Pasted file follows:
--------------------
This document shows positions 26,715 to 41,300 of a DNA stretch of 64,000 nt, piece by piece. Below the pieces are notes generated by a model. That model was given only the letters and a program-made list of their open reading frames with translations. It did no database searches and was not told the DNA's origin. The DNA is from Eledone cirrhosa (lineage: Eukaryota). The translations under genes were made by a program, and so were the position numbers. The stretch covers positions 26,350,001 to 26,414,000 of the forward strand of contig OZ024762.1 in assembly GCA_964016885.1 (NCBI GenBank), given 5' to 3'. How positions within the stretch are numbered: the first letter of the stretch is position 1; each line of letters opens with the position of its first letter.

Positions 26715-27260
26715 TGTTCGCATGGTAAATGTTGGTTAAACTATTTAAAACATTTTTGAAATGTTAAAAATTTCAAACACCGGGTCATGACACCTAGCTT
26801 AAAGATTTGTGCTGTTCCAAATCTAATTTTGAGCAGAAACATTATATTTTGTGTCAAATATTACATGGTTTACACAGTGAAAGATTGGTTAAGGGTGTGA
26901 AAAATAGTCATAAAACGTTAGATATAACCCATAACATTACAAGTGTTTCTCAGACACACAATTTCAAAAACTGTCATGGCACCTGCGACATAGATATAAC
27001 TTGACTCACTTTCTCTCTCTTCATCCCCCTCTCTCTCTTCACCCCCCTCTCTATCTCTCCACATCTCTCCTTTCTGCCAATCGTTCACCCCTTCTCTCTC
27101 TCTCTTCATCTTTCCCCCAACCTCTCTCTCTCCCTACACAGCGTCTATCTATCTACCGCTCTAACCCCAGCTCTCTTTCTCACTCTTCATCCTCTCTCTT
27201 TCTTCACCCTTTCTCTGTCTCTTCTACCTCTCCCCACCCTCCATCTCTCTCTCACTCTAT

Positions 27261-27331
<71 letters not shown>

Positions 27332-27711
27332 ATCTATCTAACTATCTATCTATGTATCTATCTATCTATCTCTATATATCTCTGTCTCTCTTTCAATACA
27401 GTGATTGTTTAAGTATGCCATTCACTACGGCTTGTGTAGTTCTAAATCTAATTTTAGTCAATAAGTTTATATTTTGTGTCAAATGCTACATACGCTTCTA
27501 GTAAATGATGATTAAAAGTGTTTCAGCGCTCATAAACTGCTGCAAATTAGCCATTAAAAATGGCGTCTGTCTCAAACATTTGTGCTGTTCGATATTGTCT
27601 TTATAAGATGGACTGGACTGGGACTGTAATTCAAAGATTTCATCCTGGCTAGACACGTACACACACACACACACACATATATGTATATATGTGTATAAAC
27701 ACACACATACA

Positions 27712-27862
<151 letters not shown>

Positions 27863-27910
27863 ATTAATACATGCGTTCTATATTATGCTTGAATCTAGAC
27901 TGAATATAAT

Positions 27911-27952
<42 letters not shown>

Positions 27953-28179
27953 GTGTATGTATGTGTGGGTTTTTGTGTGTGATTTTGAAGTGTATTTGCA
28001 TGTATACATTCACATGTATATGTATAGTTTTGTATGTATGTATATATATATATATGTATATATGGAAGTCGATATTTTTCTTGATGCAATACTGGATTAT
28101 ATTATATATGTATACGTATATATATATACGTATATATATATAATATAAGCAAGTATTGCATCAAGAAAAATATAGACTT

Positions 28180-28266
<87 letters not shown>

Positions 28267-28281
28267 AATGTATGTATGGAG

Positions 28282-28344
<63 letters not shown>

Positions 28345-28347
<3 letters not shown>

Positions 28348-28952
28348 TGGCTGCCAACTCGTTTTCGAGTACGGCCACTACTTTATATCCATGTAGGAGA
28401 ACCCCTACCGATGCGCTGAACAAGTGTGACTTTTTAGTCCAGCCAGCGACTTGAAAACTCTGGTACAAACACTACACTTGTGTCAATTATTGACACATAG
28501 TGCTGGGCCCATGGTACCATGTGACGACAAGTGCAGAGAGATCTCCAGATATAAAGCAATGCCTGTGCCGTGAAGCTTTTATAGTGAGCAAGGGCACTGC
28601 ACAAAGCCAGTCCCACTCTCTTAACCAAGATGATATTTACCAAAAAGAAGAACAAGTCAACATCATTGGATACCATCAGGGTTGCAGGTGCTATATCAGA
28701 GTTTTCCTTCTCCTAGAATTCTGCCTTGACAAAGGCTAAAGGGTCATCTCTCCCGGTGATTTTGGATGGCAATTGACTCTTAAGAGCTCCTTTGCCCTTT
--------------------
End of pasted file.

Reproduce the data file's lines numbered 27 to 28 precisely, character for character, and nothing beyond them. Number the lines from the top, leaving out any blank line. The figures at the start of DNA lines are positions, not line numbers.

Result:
28101 ATTATATATGTATACGTATATATATATACGTATATATATATAATATAAGCAAGTATTGCATCAAGAAAAATATAGACTT

Positions 28180-28266